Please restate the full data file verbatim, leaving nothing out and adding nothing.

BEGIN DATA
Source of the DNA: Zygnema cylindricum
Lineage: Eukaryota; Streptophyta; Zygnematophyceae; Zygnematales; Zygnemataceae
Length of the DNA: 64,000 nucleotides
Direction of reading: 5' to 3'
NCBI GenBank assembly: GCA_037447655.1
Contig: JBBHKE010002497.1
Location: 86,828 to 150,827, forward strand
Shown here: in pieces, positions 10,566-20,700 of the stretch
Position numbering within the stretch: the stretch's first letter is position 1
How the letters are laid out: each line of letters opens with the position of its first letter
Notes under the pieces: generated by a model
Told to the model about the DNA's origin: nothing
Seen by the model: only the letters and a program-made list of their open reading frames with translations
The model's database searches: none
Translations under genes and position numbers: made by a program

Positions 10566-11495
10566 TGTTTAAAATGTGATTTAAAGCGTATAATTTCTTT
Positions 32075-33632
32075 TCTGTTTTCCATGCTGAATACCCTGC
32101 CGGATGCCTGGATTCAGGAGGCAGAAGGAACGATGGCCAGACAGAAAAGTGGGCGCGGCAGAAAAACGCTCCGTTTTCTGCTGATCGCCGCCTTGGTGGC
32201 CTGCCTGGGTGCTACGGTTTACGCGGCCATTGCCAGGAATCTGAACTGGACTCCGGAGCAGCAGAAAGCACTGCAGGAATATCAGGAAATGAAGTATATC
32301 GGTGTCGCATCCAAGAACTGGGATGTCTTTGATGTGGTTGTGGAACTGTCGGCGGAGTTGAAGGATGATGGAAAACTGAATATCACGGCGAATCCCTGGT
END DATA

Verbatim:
Source of the DNA: Zygnema cylindricum
Lineage: Eukaryota; Streptophyta; Zygnematophyceae; Zygnematales; Zygnemataceae
Length of the DNA: 64,000 nucleotides
Direction of reading: 5' to 3'
NCBI GenBank assembly: GCA_037447655.1
Contig: JBBHKE010002497.1
Location: 86,828 to 150,827, forward strand
Shown here: in pieces, positions 10,566-20,700 of the stretch
Position numbering within the stretch: the stretch's first letter is position 1
How the letters are laid out: each line of letters opens with the position of its first letter
Notes under the pieces: generated by a model
Told to the model about the DNA's origin: nothing
Seen by the model: only the letters and a program-made list of their open reading frames with translations
The model's database searches: none
Translations under genes and position numbers: made by a program

Positions 10566-11495
10566 TGTTTAAAATGTGATTTAAAGCGTATAATTTCTTT
Positions 32075-33632
32075 TCTGTTTTCCATGCTGAATACCCTGC
32101 CGGATGCCTGGATTCAGGAGGCAGAAGGAACGATGGCCAGACAGAAAAGTGGGCGCGGCAGAAAAACGCTCCGTTTTCTGCTGATCGCCGCCTTGGTGGC
32201 CTGCCTGGGTGCTACGGTTTACGCGGCCATTGCCAGGAATCTGAACTGGACTCCGGAGCAGCAGAAAGCACTGCAGGAATATCAGGAAATGAAGTATATC
32301 GGTGTCGCATCCAAGAACTGGGATGTCTTTGATGTGGTTGTGGAACTGTCGGCGGAGTTGAAGGATGATGGAAAACTGAATATCACGGCGAATCCCTGGT